Could you elaborate a bit on why it's impossible to sprint downhill? I realize that you have to draw the line when the decline becomes so steep that the runner is experiencing freefall more than self-generated propulsion but I fail to see how even at relatively moderate declines sprinting faster is rendered impossible. If this is in fact true, is it that perhaps on a decline the runner is "in the air" too long whereas if he were on a flat surface he would have his feet reach the ground sooner, thereby reducing the time between each act of propulsion? (The foregoing assumes of couse that a runner is better off relying solely on his own abilitiy to generate propulsion rather than incorporating into his forward motion the greater level of momentum that naturally occurs when moving downhill.) One advantage that a flat surface might have over a decline is that, when speaking strictly in terms of covering a prescribed LINEAR distance as fast as possible, like the 100m for example, it seems the runner will actually have to travel slightly further on a decline compared to a flat surface; while both surfaces will necessitate the runner pushing off and up with each stride the decline will force the runner to travel a greater distance to reach the next point where he will make contact with suface to make his next push due to the increased distance he has to drop. Again, I don't know how significant this difference in distance really is. On the other hand, one has to consider that unchecked sprinting downhill will almost certainly result in a "lengthening" of one's stride, meaning the runner will cover more distance with each step than he would on a flat surface. I suppose the crux of the matter is which variable is more important for getting from point "a" to point "b" the quickest: waiting less time between steps to generate the next instance of propulsion and taking the marginally shorter path(flat surface) OR covering more distance with each step by exploiting the help of gravity(decline). It seems possible that, in terms of TOTAL distance covered by a runner, a runner moving downhill might cover 100 total meters faster than he would on a flat surface even though at the point that the downhill runner has covered that 100m he may have actually only moved 95 LINEAR meters.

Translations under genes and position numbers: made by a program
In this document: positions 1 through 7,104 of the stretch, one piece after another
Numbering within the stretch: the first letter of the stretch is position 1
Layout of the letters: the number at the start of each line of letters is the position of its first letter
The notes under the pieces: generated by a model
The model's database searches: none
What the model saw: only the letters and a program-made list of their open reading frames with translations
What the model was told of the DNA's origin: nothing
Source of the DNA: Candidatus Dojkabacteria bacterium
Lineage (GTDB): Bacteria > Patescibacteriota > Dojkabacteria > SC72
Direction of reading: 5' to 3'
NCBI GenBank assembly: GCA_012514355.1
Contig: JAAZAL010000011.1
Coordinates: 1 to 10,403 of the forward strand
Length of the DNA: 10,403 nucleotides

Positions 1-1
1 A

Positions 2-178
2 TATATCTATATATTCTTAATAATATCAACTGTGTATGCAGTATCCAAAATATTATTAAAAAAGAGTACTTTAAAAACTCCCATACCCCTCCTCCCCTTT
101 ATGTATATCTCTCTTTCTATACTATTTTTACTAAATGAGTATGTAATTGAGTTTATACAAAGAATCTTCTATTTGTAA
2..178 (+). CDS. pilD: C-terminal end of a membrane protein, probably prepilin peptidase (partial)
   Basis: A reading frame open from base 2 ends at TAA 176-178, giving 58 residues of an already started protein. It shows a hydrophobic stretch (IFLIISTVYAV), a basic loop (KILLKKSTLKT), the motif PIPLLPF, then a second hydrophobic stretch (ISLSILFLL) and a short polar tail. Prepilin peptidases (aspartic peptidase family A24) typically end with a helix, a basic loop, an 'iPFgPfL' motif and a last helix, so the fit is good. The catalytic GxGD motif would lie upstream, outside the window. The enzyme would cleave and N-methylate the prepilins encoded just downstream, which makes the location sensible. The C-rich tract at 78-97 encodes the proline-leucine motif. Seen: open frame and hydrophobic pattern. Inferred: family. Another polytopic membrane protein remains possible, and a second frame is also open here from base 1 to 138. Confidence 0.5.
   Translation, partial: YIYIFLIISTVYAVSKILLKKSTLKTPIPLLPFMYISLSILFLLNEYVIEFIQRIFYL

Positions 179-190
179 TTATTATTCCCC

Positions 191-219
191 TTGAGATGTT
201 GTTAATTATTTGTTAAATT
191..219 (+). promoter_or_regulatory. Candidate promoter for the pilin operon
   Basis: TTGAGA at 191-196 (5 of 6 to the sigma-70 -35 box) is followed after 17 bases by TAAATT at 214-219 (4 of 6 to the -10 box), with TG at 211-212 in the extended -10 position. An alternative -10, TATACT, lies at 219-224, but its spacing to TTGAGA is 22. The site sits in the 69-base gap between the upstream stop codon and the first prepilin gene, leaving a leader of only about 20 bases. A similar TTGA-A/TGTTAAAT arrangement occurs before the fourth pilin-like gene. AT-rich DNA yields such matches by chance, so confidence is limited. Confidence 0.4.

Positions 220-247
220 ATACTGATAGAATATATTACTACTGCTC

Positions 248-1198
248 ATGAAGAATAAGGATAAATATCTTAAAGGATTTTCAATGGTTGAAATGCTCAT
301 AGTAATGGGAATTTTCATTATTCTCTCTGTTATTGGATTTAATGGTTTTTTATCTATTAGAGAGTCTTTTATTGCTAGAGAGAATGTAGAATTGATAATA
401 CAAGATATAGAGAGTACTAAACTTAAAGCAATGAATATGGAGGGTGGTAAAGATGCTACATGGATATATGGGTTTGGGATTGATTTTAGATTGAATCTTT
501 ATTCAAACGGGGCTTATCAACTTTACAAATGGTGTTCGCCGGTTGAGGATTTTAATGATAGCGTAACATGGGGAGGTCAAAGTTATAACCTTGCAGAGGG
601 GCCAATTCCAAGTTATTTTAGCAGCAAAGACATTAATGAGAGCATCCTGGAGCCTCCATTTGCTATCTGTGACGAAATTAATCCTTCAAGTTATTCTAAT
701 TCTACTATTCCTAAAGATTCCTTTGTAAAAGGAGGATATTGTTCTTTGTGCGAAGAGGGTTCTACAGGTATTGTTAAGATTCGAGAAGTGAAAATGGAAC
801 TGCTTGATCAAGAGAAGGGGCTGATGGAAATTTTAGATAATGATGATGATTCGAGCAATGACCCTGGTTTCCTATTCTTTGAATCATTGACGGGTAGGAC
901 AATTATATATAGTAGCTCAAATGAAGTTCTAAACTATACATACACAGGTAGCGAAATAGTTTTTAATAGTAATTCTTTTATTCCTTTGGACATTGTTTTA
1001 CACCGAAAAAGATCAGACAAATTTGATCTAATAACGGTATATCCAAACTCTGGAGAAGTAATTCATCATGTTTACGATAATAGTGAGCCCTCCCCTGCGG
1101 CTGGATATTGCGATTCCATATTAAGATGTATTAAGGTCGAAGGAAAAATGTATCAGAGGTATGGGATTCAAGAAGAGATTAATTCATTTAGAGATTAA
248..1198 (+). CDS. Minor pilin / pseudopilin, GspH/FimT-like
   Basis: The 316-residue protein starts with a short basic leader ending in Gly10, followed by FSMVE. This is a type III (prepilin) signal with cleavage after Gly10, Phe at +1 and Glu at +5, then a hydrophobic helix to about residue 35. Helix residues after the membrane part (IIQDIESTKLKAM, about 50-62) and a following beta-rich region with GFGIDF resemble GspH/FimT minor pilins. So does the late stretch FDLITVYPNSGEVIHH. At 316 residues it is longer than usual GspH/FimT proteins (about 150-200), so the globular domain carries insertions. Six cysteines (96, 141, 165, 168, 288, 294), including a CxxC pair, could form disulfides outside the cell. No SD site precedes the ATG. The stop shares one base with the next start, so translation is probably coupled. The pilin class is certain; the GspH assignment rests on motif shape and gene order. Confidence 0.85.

You speak as someone who has great authority in this area, and let me say I'm not assuming you don't have such authority. This post I started was merely a thought experiment, admittedly based mostly in theory, though in my own training I have experienced what I perceived was the ability to sprint faster downhill compared to on a flat surface. You suggest that this perception is not based on an actual comparative increase in forward speed but rather the effect of gravity distoring my senses. Yours is an interesting idea and perhaps it is based in epirical evidence. Are you aware of tests that have been conducted to determine if there is any validity to this? I'm not asking sarcastically but as someone who wants to know the truth. Perhaps proof in this matter requires nothing more than a few principles of physics and actual testing is not required. I really don't know. Everything I wrote here today (and in the original post)is just me thinking out loud. No need to get chippy, old chap.
While I have an idea, I was wondering if you could also explain what "taking the piss" means?